From the foregoing, it will be seen that I cannot possibly have any very satisfactory or practicable “proposal” to make; and I shrink from making any which I could not fulfil.
Again, it must not be forgotten that the work is still incomplete; from its very nature it is different in this respect from almost any other. Words under A (the first letter) cannot possibly be any farther advanced towards completion than those under Z (the last letter), perhaps, indeed, not so far advanced; seeing that the last letter, having fewer under it, might be the sooner filled up.
Therefore, under all the Circumstances, the only feasible proposal that I can at present make, is the following, viz.,—to proceed at once to do all that I can to get a portion of the work, though incomplete, ready for the press (say, from A onwards); the first parcel to be forwarded to you in January next, the same to be (if possible) followed by other portions throughout the summer; by so doing, a small part of the work would be ready for members by their next session. Meanwhile (and after the prorogation of the General Assembly) I will correspond through you with the Government Printer as to the manner, &c., of its being printed. I should be very sorry for it to be printed without my revision of the sheets; that, too, being work to which I have been accustomed.
I will thank you to let me know at your early convenience whether you agree to the above-mentioned proposal.
I have, &c.,
The Hon. the Native Minister, Wellington.
1875 Compilation of Maori Lexicon by Mr. Colenso (letters relative to).
Appendices to the Journals, House of Representatives, G11.
Mr. Colenso to the Hon. the Native Minister.
Sir,— Napier, 20th July, 1875
In sending you herewith, and in accordance with your request, a few specimen pages by way of prospectus, copied roughly from my MSS. of the Maori-English, and English-Maori Lexicon, on which I have been engaged for some time, I have also the honor to submit a brief résumé of the whole affair from its commencement, accompanied with certain proposals of my own respecting the work. I do this for three reasons: 1 Because there has been so much erroneously said about it, both in the House of Representatives and in the public prints of the day. 2. For the better information of the General Assembly. And. 3. For the early final determination of the matter.
In 1861 I first brought a motion before the house of Representatives respecting “A Standard Library Dictionary or Lexicon of the New Zealand Language.” I did so much in the sane way as Sir David Monro did his somewhat similar motion respecting the Hand Book of the Botany of New Zealand. My motion was favourably received, and the resolution the House came to was.—That it is highly desirable, as soon as the finances of the colony will permit, that a sum of money be devoted for the purpose of commencing a Standard Library Dictionary or Lexicon of the Maori Language.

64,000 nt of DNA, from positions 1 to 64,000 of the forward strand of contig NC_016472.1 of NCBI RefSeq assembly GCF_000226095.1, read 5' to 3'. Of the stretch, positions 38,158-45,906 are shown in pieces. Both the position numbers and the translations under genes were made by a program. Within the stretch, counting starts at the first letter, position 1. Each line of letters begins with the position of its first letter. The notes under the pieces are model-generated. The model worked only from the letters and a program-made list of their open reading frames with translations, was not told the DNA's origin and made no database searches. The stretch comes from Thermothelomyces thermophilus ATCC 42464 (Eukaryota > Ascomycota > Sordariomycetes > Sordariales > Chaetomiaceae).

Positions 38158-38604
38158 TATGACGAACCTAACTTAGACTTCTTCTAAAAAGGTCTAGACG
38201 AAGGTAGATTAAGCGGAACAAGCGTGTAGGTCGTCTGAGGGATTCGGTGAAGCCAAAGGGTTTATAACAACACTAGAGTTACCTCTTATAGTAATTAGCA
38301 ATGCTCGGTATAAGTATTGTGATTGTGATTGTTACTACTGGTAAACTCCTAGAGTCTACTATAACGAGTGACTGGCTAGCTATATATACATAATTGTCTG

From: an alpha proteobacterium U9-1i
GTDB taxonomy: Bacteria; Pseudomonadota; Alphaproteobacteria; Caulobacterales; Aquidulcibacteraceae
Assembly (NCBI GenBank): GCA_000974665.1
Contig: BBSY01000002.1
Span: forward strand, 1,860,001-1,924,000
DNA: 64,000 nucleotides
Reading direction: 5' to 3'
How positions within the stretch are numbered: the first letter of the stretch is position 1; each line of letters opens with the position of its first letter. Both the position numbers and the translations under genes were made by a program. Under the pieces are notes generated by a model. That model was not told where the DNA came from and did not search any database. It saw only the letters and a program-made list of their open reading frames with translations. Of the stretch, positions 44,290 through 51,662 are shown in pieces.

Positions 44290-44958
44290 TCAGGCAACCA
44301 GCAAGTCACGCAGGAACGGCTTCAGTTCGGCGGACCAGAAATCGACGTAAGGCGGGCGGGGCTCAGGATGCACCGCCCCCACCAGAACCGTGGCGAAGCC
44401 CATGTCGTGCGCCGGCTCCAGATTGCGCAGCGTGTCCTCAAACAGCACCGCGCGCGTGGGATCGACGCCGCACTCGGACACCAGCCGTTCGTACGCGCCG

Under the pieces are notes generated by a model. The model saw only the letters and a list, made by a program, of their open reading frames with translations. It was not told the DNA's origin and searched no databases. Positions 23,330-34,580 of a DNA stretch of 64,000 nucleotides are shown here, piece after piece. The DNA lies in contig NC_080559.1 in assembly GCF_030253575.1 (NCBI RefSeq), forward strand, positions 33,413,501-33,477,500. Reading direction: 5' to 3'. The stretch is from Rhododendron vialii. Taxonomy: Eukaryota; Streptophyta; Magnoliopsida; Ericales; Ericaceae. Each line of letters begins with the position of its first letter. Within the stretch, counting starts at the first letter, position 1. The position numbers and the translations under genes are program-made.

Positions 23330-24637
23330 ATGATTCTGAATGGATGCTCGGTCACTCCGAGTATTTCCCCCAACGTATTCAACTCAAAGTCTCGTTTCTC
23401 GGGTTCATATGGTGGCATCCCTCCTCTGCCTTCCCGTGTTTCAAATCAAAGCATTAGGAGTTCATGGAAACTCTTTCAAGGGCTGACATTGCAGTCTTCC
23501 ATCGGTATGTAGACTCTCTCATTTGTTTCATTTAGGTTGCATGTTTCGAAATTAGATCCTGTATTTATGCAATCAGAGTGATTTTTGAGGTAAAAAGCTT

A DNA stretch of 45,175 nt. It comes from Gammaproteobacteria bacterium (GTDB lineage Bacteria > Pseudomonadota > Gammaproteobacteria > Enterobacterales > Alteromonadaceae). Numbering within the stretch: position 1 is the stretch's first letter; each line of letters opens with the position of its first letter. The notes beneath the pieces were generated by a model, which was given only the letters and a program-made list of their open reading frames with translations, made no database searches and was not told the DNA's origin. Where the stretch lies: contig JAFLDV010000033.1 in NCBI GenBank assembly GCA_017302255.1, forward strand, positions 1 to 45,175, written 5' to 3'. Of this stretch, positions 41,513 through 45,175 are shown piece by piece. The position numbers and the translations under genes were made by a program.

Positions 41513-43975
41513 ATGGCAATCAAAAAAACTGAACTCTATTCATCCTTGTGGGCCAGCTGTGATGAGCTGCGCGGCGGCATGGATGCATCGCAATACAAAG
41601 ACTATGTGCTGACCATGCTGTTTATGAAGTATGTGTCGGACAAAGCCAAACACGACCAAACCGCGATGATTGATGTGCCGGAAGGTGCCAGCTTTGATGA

In 1862, finding that the finances of the colony were in a flourishing state, I again brought it before the House, and the reply on the part of the Government was (Sir Dillon Bell being then the Native Minister) that it should be commenced forthwith.
In 1863, finding that nothing had been done during the recess (possibly owing to the serious war), I again brought the matter to the notice of the Government, writing at the close of the Session to the Hon. the Colonial Secretary about it.
In 1804 I did the same, besides during these two years having had several conversations with the then Governor Sir G. Grey concerning the work, who always warmly supported it.
In 1865 I received an official letter from the Native Minister (the Hon. Mr. Mantell) concerning it, asking me to furnish the Government with a plan or prospectus of the said work, to which I promptly replied. And as much of what followed is necessarily grounded on these two letters, I will, with permission, make extracts from them here
“Native Secretary’s Office. 21st June, 1865
“I am directed by Mr . Mantell to request that you will be good enough to forward to him a plan or prospectus of the Maori Lexicon you propose to prepare, together with an estimate of the time likely to be required for its completion, and of the expense which it will entail. The Government will then submit to the General Assembly a specific vote for the purpose, in fulfilment of the resolution of the House of Representatives of the 13th of August, 1861.—W. Rolleston.”
In my reply I said:—
“1. The plan or prospectus is simply a Maori and English-Maori Lexicon, to contain every known word in the Maori tongue, with clear unquestionable examples of pure Maori usage, and with copious references, as far as known, to the principal cognate Polynesian dialects. To be completed in, say, two volumes—the Maori or first volume, to be first finished.